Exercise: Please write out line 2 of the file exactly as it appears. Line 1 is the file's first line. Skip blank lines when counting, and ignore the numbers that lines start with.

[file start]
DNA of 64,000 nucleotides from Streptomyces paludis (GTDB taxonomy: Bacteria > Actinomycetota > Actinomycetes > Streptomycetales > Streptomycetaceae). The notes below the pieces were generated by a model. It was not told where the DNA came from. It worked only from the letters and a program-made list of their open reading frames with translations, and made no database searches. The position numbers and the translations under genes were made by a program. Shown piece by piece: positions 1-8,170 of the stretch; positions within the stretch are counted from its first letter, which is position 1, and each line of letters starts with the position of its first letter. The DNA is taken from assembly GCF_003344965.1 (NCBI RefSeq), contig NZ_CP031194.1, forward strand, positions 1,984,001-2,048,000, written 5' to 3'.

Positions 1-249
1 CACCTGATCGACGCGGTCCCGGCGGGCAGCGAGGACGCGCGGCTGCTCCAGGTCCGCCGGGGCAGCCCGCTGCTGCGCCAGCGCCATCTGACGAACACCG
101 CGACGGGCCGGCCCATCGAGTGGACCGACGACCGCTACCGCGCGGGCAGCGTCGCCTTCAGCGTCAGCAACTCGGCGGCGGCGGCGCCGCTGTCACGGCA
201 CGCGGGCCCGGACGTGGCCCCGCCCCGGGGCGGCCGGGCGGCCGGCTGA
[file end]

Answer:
Positions 1-249